“The Committee currently anticipates reducing the quantity of supply of reserve balances, over time, to a level appreciably below that seen in recent years but larger than before the financial crisis; the level will reflect the banking system’s demand for reserve balances.”
As the ultimate arbiter of rates and ostensibly in control of all things financial, the Fed is hopeful that the rest of the world will go along with their grand plan.

According to the caps the Fed has just announced, it's going to be a long time before their balance sheet regains some semblance of normalcy. At a rate of $10 billion a month, the Fed will only be able to reduce the bloat by $120 billion a year. At that rate, getting their carried balance down to $2.5 billion would take roughly 20 years.

We can hardly wait.

At the Close, 6/14/17:
Dow: 21,374.56, +46.09 (0.22%)
NASDAQ: 6,194.89, -25.48 (-0.41%)
S&P 500: 2,437.92, -2.43 (-0.10%)
NYSE Composite: 11,779.81, -16.98 (-0.14%)

Monday, May 22, 2017

Despite Friday's Gains, Stocks Finish Week Lower; About To Get A Wedgie?

Major US equity indices finished the week strong, with solid gains across all, but the weekly view gives another picture, despite the NASDAQ diverging radically from the others.

Looking especially at the NYSE Composite, the broadest index available (also the one nobody ever mentions) a rising wedge pattern appears from a May (11,254.87) 2015 top, to a bottom (8937.99) in January 2016, to this week's close at 11,542.69. Though the overall gain from the bottom last January is massive - more than 2100 points), the overall increase from the top in 2015 is fewer than 300 points, a return of less than three percent over a two-year span.

Apparently, this is why no self-serving analyst or financial news commentator ever speaks of the "Comp" in glowing terms because it reveals the truth behind this runaway bull market: that it has been concentrated among a few select stocks, leaving the bulk of issues behind, in much the same manner as wealth is distributed among individuals. Most of the money goes to the top 5%, the rest lag behind.

None of the other indices present such a pattern. They are all higher by double digits over the same period. Thus, the market shows a heavy weight toward highly speculative tech stocks in the NASDAQ, dividend-payers in the DOW, and, naturally, the 500 largest US-based companies (S&P 500).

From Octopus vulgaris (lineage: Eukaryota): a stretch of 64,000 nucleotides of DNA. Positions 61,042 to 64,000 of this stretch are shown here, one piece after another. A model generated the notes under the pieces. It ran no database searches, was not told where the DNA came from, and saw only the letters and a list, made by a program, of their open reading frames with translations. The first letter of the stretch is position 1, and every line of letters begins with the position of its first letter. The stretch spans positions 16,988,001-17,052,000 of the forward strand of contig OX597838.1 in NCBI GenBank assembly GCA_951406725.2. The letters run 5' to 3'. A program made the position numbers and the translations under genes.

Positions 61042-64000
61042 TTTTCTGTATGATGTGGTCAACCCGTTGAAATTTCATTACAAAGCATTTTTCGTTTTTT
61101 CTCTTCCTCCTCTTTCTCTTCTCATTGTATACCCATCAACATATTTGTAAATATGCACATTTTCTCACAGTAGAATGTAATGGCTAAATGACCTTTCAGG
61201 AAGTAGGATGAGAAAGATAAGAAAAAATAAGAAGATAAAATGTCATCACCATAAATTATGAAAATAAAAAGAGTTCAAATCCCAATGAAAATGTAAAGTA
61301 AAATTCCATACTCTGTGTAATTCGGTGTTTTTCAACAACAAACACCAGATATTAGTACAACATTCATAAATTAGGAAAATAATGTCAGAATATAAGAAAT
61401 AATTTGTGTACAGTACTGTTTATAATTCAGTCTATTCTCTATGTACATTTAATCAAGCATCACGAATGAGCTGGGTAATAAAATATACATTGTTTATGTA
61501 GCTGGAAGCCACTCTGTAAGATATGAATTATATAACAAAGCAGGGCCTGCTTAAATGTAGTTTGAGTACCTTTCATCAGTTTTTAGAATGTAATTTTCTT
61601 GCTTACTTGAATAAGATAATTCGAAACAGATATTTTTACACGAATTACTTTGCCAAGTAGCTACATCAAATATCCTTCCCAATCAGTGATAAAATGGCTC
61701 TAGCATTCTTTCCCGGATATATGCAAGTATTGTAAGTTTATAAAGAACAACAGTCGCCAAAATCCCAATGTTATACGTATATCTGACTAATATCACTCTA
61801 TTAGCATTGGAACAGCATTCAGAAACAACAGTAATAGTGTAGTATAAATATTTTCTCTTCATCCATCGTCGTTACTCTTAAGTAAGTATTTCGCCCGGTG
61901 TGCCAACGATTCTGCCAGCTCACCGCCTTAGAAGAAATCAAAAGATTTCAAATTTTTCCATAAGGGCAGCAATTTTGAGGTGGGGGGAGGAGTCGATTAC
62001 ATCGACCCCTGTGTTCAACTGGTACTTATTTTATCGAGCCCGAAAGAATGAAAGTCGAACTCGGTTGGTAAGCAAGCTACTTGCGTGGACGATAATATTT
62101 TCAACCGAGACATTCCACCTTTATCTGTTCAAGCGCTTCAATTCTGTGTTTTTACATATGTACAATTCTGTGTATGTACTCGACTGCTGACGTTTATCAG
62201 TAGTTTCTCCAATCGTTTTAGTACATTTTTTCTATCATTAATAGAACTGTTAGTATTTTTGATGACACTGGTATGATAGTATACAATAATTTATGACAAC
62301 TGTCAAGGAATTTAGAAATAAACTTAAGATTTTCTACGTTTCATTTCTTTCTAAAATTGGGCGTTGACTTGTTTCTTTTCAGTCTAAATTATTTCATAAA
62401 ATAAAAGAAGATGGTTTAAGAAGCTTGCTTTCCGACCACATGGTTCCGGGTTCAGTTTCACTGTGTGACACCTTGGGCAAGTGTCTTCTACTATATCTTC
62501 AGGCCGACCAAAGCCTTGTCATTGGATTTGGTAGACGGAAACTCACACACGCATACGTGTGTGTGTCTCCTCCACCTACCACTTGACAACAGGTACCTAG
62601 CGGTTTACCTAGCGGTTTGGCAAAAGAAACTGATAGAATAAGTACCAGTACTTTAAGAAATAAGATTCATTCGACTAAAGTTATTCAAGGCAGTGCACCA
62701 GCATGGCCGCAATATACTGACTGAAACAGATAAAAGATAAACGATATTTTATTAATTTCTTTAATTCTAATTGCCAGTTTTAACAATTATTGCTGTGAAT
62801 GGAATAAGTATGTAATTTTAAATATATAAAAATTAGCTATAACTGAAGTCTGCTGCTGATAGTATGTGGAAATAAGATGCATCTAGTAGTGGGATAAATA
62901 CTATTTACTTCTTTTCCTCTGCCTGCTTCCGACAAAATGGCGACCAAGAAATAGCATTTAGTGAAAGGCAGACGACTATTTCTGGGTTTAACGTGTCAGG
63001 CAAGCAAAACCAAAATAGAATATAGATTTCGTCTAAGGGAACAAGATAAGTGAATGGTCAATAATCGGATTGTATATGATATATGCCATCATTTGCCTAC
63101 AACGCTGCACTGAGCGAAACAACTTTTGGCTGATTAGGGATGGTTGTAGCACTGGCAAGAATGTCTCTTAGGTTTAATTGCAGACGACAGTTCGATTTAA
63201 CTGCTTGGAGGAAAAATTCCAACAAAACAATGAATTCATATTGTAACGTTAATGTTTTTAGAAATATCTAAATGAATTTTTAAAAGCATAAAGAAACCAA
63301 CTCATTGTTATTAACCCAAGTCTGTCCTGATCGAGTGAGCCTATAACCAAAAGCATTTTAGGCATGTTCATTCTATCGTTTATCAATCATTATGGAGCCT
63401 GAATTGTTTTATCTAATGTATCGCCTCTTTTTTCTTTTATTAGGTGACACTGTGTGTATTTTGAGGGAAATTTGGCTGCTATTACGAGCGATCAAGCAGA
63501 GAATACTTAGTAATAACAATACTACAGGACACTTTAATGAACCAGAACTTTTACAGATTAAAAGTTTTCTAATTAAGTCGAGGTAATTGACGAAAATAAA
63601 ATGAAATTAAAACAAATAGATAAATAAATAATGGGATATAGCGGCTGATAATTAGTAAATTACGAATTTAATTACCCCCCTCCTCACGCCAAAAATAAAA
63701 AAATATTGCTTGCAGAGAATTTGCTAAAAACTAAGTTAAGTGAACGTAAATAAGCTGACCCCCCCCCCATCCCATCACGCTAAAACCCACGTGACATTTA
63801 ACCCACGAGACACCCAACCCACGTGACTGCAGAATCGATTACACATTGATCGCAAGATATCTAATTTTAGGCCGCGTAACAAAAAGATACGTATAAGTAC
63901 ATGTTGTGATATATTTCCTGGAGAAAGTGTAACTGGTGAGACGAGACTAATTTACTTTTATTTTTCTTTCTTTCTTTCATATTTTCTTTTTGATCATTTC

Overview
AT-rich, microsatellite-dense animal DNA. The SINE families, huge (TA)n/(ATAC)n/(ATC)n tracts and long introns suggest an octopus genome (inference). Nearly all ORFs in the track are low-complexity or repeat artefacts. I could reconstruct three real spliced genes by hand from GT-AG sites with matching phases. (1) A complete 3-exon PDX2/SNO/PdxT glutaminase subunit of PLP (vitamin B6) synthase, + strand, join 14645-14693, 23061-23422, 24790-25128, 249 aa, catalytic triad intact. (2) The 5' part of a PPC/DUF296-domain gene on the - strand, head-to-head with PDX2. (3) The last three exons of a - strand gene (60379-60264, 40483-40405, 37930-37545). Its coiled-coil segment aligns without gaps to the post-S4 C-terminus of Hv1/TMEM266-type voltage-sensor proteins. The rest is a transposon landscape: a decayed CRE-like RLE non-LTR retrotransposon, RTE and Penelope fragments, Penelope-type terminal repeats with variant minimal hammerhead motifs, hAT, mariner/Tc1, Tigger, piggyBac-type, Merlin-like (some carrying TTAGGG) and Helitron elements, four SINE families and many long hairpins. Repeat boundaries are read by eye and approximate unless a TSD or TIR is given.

Breadth being a hidden issue, this central bank campaign of feeding the leaders should continue as we head into what are traditionally the weakest months of trading (i.e., sell in May and go away). Internal squabbling among the FOMC board members may address this issue as the approach to an expected rate hike increase in June quickens.

The Fed has more or less signaled three rate hikes this year, though this second of the proposed three may have to hold off until September, after second quarter GDP and earnings are revealed in the latter half of July and into August. May non-farm employment - which will be announced prior to the FOMC June meeting - will also have significant impact.

After two consecutive down weeks in the S&P, Comp., and Dow, the Fed, and the markets, can ill afford another week of losses, so close attention is warranted. This week may mark a true turning point, if there ever is one to be had.

At the Close, 5/19/17:
Dow: 20,804.84, +141.82 (0.69%)
NASDAQ: 6,083.70, +28.57 (0.47%)
S&P 500: 2,381.73 +16.01 (0.68%)
NYSE Composite: 11,542.69, +108.62 (0.95%)

For the Week:
Dow: -91.77 (-0.44%)
NASDAQ: -37.53 (-0.61%)
S&P 500: -9.17 (-0.38%)
NYSE Composite: -4.57 (-0.04)

Tuesday, September 20, 2016

Markets Brace For FOMC Nothing-Burger

Just in case you're keeping score at home, stocks remain in caution mode prior to the FOMC rate policy announcement due out tomorrow at 2:00 pm EDT.

Consensus sentiment is that the governors will do what they've done at every meeting except one since the end of 2008... nothing.

Federal funds rate will likely remain at 0.25-0.50, or effectively zero, and the financial world will once again be treated to the numb mumbling and vague interpretations of data by Chairwoman Janet Yellen at a press conference a half hour after the announcement.

This is all nonsense, all for show, and all for naught. Any attempt at "normalization" (as the Fed likes to put it) will send the interest on US debt to astronomical levels, upsetting the entire global financial universe.

It is precisely why the Fed and other central banks cannot raise rates, or, if they somehow choose to do so, it will be a gradual, drawn out process, because the unwinding of 5, 7, 10, and 30-year notes and bonds will take that many years. Unless the Fed intends to bankrupt all existing nation-states - always a possibility - interest rate increases will be gradual, if at all. The central banks have no way out of the mess they've created, except by creating another, even worse mess.

Tomorrow, like today and the day before, will be nothing but a dog-and-pony show, and a bad one at that.

Nothing even close to important will occur prior to the November elections. The Fed and their buddies are hoping that Hillary Clinton remains alive long enough to win and then, last until January 20, when she will supposedly assume the throne of president of the United States of America.

Those are two possibilities that fewer and fewer people are putting on hard money. There is one good future for the USA, and it does not include a Clinton presidency.

Tuesday's Close:
Dow 30
18,129.96, +9.79 (0.05%)

5,241.35, +6.33 (0.12%)

S&P 500
2,139.76, +0.64 (0.03%)

10,573.98, +9.68 (0.09%)

Tuesday, June 14, 2016

Slump Continues For Stocks; Oil Lower As Discontent Grows